New Detroit mayor opens door a crack toward keeping Tiger Stadium ballfield

Some potential good news for the folks who have been maintaining Detroit’s Tiger Stadium ballfield ever since the stadium itself was demolished in 2009: New mayor Mike Duggan plans on issuing a request for proposals for redevelopment of the site, and his top development aide says, in the Detroit Free Press’s paraphrase, that it will “call for private developers to build mixed-use housing and commercial space but keep a baseball field on the historic site, but with smaller dimensions than the original playing field.”

That’s at least an improvement on the open hostility to keeping a ballfield on the Tiger Stadium site that was a hallmark of previous administrations. (George Jackson, the Detroit economic chief who was for years the primary foe of any preservation of the ballpark site, resigned last month, though he’s still not exactly going away.) The city’s prior position was that a ballfield couldn’t possibly be maintained because the old major-league dimensions were too big to accommodate new construction; the Old Tiger Stadium Conservancy responded that they didn’t care about center-field dimensions, but discussions never got any further than that. Duggan’s move at least seems like a possible nod in the direction of compromise, but we’ll know more when we see the actual RFP.

Detroit development chief doubles down on blaming baseball fans, says “compromise” needed on Tiger Stadium site

One day after blaming baseball lovers for there being no development at the site of Tiger Stadium, Detroit economic development chief George Jackson declared that he’s still willing to build something there, but that preservationists need to compromise, or else nothing will happen. Which is still pretty much blaming baseball lovers, but in slightly sweeter tones:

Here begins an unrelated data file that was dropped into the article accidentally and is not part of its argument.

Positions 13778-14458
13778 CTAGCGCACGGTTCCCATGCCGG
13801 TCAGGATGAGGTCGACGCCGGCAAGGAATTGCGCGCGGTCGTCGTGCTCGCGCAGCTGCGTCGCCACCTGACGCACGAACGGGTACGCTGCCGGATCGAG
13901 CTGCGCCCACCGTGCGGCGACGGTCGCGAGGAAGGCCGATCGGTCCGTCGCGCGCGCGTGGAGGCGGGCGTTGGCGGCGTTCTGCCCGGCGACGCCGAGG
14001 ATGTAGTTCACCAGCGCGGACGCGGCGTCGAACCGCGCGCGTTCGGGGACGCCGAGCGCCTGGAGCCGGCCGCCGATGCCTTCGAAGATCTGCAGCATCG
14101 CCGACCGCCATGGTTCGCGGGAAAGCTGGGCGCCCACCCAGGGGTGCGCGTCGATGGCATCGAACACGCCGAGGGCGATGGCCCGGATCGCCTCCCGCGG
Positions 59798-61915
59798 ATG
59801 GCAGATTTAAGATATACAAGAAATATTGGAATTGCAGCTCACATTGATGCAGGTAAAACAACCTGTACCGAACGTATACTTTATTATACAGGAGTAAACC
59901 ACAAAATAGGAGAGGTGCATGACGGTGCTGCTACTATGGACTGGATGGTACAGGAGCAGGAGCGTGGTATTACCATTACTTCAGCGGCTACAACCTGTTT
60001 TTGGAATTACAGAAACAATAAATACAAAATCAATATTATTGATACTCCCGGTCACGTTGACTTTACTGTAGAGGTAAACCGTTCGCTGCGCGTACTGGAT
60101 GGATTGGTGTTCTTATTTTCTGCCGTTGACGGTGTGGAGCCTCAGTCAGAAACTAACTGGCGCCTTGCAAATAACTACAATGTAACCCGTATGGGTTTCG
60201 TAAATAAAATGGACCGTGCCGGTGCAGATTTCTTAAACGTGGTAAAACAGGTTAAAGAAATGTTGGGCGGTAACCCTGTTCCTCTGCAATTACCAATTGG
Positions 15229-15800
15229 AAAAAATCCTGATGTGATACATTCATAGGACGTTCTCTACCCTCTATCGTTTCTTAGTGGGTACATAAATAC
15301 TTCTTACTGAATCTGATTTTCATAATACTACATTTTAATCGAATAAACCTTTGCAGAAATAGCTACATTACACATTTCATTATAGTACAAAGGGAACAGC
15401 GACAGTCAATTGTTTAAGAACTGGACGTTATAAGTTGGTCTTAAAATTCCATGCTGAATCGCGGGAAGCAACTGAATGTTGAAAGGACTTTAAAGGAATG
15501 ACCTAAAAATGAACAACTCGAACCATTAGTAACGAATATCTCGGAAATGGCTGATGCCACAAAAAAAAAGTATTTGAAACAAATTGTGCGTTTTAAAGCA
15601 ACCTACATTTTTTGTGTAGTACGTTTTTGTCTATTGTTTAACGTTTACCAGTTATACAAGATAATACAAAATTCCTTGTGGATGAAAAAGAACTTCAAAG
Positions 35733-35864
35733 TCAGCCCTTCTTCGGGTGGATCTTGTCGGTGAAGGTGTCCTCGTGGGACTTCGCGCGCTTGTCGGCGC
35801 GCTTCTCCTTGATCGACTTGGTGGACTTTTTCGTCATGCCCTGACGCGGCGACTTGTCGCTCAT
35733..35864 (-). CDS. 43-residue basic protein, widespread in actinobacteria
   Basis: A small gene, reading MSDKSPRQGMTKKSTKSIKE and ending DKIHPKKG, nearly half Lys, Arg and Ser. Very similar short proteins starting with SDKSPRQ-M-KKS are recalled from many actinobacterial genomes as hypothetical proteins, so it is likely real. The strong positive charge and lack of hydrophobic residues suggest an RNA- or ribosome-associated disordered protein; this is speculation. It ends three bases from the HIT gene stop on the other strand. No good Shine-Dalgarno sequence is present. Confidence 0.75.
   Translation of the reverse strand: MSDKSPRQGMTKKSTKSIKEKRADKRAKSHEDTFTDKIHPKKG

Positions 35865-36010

George Jackson, CEO of the Detroit Economic Growth Corp., called a news conference to urge members of the Old Tiger Stadium Conservancy to be more flexible in their purported requirement that future development include a baseball park with the exact dimensions as the razed stadium’s — including the full 440 feet that existed between home plate and the original center field wall…

“We’ll be willing to talk, but we need them to compromise with us,” Jackson told reporters Wednesday. “We don’t think you can do this without compromise.”

The Old Tiger Stadium Conservancy hasn’t responded to Jackson’s latest comments yet, though Conservancy president Thomas Linn said Tuesday night that his group was always willing to compromise: “It was our preference to preserve more of the ball field, but I don’t think it was our preference to say, ‘No, no, never.’” Linn also told a local news station yesterday, “We’ve always been open, always been reasonable. I’m open to anything — I’d like to use the money.”

If this all seems like a weird war of words to you, it’s a weird situation all around: The only reason Jackson needs the permission of the non-profit Conservancy to go ahead with his project — which would involve a row of stores plus a new office building for a parade float company — is that the Conservancy controls a $3.8 million federal earmark that it was awarded initially to preserve part of the stadium itself, but which it now can use for pretty much whatever it wants at the site. And Jackson wants the money to build his buildings in what was once the Tiger Stadium outfield, and is undoubtedly annoyed that he has to get the approval of a non-profit group that he hates in order to use their money. So: FIGHT!!!